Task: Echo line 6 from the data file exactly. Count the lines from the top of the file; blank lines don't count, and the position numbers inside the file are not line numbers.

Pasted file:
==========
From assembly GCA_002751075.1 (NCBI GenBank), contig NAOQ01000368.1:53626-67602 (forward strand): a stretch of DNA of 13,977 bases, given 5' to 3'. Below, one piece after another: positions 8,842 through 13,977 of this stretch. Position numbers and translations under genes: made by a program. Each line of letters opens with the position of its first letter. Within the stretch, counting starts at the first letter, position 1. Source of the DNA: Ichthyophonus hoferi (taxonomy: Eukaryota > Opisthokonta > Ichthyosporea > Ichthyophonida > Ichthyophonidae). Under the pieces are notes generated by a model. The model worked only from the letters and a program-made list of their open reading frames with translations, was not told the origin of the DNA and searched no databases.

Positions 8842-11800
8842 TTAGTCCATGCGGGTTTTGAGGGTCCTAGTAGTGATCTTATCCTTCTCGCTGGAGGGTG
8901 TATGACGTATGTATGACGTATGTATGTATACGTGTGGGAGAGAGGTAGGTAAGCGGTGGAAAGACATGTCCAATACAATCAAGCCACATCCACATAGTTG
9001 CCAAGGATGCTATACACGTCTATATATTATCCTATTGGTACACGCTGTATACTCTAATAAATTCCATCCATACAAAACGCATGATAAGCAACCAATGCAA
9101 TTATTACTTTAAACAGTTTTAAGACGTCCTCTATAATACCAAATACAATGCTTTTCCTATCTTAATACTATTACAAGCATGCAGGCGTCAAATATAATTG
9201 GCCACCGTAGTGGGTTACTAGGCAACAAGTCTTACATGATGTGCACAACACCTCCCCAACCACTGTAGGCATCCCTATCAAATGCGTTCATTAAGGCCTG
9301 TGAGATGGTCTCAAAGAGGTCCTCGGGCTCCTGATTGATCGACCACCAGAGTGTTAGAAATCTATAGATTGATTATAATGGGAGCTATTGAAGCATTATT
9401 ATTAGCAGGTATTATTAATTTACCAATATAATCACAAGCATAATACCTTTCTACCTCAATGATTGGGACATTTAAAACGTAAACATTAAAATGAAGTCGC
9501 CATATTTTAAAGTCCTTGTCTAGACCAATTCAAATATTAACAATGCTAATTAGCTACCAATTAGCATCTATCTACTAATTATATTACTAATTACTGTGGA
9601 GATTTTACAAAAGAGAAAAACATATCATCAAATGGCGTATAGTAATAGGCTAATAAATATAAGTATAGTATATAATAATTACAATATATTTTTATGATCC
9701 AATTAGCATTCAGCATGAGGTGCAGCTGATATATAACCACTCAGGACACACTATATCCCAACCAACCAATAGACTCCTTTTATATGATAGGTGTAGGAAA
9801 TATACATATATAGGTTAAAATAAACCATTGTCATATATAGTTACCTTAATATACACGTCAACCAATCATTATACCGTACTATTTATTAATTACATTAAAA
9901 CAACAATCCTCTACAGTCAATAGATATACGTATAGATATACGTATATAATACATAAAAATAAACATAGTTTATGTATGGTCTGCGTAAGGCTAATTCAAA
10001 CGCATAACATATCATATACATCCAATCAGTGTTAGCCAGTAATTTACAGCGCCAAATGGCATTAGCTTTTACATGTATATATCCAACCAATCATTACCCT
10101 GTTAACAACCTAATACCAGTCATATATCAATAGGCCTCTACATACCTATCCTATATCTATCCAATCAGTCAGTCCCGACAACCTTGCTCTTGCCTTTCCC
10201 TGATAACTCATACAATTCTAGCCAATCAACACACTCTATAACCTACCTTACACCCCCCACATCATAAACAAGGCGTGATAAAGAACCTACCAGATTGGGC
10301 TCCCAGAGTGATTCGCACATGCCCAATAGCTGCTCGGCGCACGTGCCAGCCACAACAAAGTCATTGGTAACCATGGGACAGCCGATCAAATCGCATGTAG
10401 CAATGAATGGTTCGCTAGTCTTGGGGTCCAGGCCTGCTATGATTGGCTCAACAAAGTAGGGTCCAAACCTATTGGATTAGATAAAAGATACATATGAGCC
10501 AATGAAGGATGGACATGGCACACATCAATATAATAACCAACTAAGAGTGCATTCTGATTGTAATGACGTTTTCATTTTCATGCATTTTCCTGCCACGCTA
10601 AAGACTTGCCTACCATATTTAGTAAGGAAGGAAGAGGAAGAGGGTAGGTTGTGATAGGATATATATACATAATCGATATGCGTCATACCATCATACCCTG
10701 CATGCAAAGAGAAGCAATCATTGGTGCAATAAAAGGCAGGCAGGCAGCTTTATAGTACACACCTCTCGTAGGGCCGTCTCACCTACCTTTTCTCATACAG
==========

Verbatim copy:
9101 TTATTACTTTAAACAGTTTTAAGACGTCCTCTATAATACCAAATACAATGCTTTTCCTATCTTAATACTATTACAAGCATGCAGGCGTCAAATATAATTG